34 The women are to keep silent in the churches; for they are not permitted to speak, but are to subject themselves, just as the Law also says.
35 If they desire to learn anything, let them ask their own husbands at home; for it is improper for a woman to speak in church.
This is another one of those verses that people look at and feel like the Bible is telling women to 'sit down and shut up'.
I think, in this case, context is important. It can't be said that women are not permitted to speak at all in the church, because, in this same letter, in Chapter 11 (which I talked about earlier), women are instructed to cover their heads when they pray or prophecy. So, clearly, women were and are permitted to speak in church. However, it has a 'place'. Just like *any* layperson speaking in church does.
Do people in your church hollar to one another across the room? Throw paper airplanes with notes? Do they? If they do, you have a problem in your church. Whether or not you believe in the Real Presence, you go to church to worship God. And that *should* demand your respect and therefore respectful behavior.
Anyway. Back then, women and men had very prescribed roles and places in the Jewish faith (according to my understanding.) If you look at the layout of the Temple, the women had a separate 'court' where they stayed while the men were permitted further in and therefore closer (though still far away) to the Holy of Holies.
This same separation was kept in the synagogues. Even today, in some Orthodox Synagogues there is a women's section and a men's section. It may be a simple, women on one side, men on the other, or a balcony room for the women, but they are separated.
So, you have Christianity arising out of Judaism, where the men and the women sit, at least, on different sides of the room. Because, in Christianity, lay men and women are equal, basically, *everything* changed. Women were being called to interact in their new faith in different ways. And they had questions. The men, at that point, were better educated (for the most part) about Torah. They understood, better, the connections between their Jewish faith and Christianity.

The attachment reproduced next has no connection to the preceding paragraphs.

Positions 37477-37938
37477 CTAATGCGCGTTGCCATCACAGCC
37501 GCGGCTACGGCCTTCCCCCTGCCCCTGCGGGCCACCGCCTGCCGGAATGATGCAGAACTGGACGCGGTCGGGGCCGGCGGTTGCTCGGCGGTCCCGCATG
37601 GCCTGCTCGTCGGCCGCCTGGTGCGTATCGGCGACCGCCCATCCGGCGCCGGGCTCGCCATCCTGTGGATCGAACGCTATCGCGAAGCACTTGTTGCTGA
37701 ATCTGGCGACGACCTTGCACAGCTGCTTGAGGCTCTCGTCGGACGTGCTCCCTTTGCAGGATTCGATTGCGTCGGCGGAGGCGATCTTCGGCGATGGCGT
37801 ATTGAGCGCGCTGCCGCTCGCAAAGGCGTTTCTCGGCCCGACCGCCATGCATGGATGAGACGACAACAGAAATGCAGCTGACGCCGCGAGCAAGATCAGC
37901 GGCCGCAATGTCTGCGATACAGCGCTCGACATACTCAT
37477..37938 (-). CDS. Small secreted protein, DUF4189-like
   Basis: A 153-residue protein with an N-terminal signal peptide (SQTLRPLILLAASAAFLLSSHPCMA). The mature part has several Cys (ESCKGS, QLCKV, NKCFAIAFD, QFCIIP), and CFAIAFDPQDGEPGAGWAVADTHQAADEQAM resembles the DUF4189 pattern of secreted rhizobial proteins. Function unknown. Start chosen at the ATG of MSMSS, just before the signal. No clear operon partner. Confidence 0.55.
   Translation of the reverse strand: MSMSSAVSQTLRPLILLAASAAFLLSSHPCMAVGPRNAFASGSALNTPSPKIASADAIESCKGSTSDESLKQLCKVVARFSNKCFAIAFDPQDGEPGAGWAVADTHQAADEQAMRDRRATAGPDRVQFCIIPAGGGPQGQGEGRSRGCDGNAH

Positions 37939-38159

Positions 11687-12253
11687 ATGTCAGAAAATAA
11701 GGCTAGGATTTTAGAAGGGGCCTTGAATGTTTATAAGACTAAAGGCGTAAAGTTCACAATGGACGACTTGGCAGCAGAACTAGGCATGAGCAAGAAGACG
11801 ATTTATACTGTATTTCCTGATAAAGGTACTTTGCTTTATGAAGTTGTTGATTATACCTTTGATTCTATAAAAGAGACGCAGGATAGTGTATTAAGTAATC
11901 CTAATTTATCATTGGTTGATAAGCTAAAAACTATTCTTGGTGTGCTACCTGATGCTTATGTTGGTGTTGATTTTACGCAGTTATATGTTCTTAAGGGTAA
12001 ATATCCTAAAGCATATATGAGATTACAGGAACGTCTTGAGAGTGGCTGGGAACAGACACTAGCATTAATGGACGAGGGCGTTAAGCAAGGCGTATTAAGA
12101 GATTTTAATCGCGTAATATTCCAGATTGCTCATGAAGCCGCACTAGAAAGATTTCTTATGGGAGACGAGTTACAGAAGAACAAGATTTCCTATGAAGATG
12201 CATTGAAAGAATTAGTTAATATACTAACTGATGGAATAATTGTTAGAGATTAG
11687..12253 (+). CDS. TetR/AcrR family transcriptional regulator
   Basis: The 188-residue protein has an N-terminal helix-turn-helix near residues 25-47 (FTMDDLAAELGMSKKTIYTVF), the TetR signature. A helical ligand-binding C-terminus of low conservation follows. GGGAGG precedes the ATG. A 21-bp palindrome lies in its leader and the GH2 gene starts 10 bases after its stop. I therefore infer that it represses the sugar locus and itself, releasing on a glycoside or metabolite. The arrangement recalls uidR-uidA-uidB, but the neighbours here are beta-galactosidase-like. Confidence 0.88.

I think the women had questions, and had been told, 'there is no male or female in Christ' and there was confusion, as the people were learning. And I think that, in Corinth and probably some other places, there was some disruption - maybe women yelling over to their husbands to ask a question. Maybe just talking amongst themselves (and we all know how disruptive it is when the 'audience' of anything talks amongst itself. They can't hear the speaker.).
And the Church in Corinth wrote to St. Paul, asking for advice. I think that gets forgotten, sometimes, that there was a letter *before* any Epistle. One asking questions. We don't have that. We don't know, exactly what the issue was. Whatever the exact problem was, St. Paul's answer was for the women to keep silent in church, and consult their husbands later. It was the tradition (little 't') of the time. Even so, I'd rather *nobody* spoke in church unless there was call to do so. Responses to the prayers, chanting, singing hymns, yelling 'fire!' if a fire breaks out. Important things. Church is *not* the place to discuss what you did that week. Most, if not all, churches have coffee hours afterward. Discuss your lives then. You're in church to worship, not gossip.